The benefits of belonging

01 Jan 2015

This month’s special feature takes a closer look at the professional bodies and organisations that together make up the UK aesthetic landscape, and asks, what do they have to o er practitioners in 2015?

BAAPS (British Association of Aesthetic Plastic Surgeons)

What is BAAPS? BAAPS is a professional body specifically for surgeons practicing aesthetic surgery. It is a registered charity dedicated to advancing education and the practice of aesthetic plastic surgery for public benefit.

What does it do? BAAPS offers training and support to members. All members need to be on the specialist register, sponsored by two other full members, and be able to demonstrate competence in aesthetic surgery. They must submit an annual audit of their figures and abide by a code of practice, reinforcing the BAAPS brand to the public. BAAPS has recently launched regional training meetings and hopes to assist the industry by promoting training, research, ethics, public education and safety. 

BAAPS has an average annual meeting attendance of 200 surgeons. 

Member benefits: Practitioners can attend a free annual meeting, receive a free subscription to the Aesthetic Surgery Journal, contribute to an annual national surgical audit, and support research into aesthetic surgery. BAAPS claims that patients can look for membership to the association as reassurance that their surgeon will act in an ethical and safe manner according to a specific code of practice.

The future: Paul Harris, BAAPS council member, says, “As a result [of the Keogh report], we should be able to establish a clear set of standards in training, audit and patient communication that will significantly reduce the chances of rogue practitioners causing damage to or profiteering from patients.” 

BACN (British Association of Cosmetic Nurses) 

What is BACN? The BACN is a professional membership organisation for fully qualified nurses or trainees, in cosmetic nursing. It aims to ensure cosmetic nurses are recognised and can access current legislation, education and peer support to ensure consumers receive safe, professional treatment.

What does it do? The BACN agreed a three-year strategic plan in 2014 meeting their member needs. It also saw publication of the RCN/BACN Accredited Competency Framework for Aesthetic Nurses. It aims to be an integral part of shaping the standards of non-surgical practice in both Europe and the UK, actively encouraging member participation.

Member benefits: In 2015, BACN hopes to offer a strong, revitalised regional network for nurses to meet, exchange best practise, attend workshops and obtain CPD points. Members can expect news, events and resources on practise, research, products and suppliers. They may also receive discounted insurance, events, and magazine subscriptions.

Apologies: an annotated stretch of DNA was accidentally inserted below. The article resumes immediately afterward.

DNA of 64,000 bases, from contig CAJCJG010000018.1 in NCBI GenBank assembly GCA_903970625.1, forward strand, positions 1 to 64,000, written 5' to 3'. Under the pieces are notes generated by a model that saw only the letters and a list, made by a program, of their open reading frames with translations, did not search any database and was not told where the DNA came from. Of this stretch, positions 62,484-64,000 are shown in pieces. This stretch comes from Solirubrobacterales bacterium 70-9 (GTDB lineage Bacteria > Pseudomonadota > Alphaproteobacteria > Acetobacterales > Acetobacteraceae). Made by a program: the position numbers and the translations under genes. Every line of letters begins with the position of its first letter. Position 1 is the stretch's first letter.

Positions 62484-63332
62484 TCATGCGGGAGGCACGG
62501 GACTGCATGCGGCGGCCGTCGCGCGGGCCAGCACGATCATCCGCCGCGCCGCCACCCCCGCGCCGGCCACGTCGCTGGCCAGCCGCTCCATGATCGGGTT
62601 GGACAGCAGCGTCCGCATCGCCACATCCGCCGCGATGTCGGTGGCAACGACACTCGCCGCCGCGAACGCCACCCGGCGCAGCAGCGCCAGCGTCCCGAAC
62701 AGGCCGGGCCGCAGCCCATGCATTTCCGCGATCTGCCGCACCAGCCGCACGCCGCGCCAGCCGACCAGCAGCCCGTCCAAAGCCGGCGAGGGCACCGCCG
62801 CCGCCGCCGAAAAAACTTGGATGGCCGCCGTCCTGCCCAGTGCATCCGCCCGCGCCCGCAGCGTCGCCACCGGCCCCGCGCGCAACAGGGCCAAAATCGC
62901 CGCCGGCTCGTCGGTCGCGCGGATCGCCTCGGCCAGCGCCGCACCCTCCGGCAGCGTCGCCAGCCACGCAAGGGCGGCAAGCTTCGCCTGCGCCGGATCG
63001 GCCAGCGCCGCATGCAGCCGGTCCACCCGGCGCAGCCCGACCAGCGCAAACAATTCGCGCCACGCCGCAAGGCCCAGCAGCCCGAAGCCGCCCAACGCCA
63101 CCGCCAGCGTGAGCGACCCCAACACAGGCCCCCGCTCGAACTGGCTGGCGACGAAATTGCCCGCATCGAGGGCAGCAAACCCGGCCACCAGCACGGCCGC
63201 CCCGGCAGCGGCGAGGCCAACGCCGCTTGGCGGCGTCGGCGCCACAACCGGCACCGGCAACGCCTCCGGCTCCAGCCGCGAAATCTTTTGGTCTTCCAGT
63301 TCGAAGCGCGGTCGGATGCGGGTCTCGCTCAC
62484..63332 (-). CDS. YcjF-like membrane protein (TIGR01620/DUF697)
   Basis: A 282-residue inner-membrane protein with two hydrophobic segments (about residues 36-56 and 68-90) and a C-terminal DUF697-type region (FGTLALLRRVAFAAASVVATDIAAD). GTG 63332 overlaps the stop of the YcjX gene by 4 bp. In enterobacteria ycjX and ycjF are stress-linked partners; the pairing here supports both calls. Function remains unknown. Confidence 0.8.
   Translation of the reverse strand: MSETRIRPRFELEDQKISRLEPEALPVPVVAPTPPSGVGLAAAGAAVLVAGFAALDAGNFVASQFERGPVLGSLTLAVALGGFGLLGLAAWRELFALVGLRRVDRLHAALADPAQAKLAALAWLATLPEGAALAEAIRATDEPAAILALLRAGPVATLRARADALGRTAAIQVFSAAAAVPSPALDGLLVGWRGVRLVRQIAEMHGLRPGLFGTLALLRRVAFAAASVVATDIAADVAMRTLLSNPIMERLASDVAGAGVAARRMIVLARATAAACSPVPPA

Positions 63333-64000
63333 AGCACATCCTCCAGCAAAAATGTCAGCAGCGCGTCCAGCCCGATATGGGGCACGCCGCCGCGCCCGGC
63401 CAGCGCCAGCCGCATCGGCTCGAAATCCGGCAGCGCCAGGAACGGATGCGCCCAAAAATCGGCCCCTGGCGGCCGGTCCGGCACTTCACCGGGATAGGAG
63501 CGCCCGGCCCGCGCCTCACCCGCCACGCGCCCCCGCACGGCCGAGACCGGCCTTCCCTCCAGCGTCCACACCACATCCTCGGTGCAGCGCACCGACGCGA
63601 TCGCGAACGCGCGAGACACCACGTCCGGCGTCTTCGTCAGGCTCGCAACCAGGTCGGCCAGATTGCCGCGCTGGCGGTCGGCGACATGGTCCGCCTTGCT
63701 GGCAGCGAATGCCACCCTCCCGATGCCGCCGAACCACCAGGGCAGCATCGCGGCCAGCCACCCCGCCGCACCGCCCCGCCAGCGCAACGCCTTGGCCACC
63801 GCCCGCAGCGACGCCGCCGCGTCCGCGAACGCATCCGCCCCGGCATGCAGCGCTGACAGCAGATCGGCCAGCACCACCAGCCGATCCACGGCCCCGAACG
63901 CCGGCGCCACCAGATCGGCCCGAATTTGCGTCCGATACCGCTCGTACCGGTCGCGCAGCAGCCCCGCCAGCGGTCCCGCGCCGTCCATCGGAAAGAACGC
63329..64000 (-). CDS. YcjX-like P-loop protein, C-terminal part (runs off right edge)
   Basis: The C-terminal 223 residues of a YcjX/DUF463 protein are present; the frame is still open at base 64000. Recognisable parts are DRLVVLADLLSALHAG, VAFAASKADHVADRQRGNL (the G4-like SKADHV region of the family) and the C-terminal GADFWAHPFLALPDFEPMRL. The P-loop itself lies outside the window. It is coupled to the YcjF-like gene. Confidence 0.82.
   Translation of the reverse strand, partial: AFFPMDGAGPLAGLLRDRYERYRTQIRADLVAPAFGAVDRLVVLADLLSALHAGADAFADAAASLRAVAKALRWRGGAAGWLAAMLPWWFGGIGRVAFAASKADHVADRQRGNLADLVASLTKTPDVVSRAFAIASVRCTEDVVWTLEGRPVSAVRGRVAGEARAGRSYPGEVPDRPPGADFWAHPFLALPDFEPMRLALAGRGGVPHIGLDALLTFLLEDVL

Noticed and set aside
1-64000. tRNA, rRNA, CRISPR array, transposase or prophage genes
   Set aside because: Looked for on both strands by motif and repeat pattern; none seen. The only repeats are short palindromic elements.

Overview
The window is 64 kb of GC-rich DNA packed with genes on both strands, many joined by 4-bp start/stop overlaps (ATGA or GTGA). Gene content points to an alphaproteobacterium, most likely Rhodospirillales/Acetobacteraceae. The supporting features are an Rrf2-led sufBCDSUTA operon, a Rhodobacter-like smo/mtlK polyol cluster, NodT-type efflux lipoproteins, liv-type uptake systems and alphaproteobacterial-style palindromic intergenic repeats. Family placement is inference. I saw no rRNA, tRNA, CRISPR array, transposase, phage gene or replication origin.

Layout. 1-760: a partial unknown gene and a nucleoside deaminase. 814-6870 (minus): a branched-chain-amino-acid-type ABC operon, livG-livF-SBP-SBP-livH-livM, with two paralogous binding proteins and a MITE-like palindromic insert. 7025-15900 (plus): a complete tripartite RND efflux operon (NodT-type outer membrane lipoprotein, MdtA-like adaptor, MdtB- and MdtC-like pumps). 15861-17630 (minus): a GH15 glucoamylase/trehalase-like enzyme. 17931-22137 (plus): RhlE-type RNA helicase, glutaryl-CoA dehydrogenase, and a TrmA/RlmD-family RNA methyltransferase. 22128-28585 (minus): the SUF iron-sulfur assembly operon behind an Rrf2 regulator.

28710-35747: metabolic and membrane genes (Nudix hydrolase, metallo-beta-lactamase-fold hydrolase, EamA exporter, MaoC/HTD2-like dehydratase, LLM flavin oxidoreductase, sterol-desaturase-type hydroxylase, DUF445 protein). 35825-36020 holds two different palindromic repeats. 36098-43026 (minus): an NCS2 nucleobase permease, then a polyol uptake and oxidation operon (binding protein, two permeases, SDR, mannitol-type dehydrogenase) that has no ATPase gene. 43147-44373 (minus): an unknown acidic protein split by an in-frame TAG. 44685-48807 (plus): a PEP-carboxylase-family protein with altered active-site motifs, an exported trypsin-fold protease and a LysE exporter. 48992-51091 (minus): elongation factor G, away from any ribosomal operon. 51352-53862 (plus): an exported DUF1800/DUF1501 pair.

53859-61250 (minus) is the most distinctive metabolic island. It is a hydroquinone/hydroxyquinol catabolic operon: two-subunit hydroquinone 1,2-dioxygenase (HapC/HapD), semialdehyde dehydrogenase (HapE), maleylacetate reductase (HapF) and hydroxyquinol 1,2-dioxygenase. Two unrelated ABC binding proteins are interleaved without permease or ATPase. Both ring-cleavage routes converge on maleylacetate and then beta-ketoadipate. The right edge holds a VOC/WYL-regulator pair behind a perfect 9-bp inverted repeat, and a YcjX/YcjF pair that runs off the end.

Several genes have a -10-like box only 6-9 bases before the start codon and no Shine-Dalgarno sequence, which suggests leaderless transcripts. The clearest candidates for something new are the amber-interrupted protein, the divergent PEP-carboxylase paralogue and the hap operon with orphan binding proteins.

The future: “There are some exciting new benefits for BACN members for 2015 including strategic sponsored Super meetings, in addition to regional meetings, and a new BACN App for easier website access to news, classifieds, guidelines and protocols,” says Sharon Bennett, chairperson of BACN. “We are also hoping to agree an associate membership for other professionals, giving access to meetings and education to GMC, GDC and overseas nurses, though retaining NMC registrants at board level. The BACN is working on the NMC pilot for revalidation, along with other healthcare organisations, to enable a smooth transition when the service is initiated in September 2015.” 

Since 2010 the BACN have grown to over 600+ members. 

BCAM (British College of Aesthetic Medicine)

What is BCAM? Founded in 2001, BCAM is a professional body that aims to encourage regulation within the industry and make aesthetic medicine safer for the public. It is a doctor-only organisation encompassing any medical specialty.

What does it do? BCAM has increasing input into standard setting across a range of institutions, such as Health Education England (HEE) and the General Medical Council
(GMC), various diplomas and the Department of Health. This allows the organisation to influence the aesthetic agenda and provide education to the public and the medical profession.

Member benefits: Any aesthetic doctor can apply for associate membership and after two years, following Board approval, full membership. It offers peer support through a website forum, advice on matters concerning practice, and appraisal with a Responsible Officer, leading to revalidation. It also hosts an annual conference and is involved in standard setting, on which members have a chance to present their views.

The future: Dr Paul Charlson, president of BCAM, says, “In the future we aim to become more involved in diploma development. We aim to create a new website with social media linkage to allow members to be easily identified by the public, and increase our media presence and membership in order to be seen as the ‘go to’ organisation for high quality advice and practitioners.” 

BCAM has a network of over 300 doctors. 

UKAAPS (UK Association of Aesthetic Plastic Surgeons)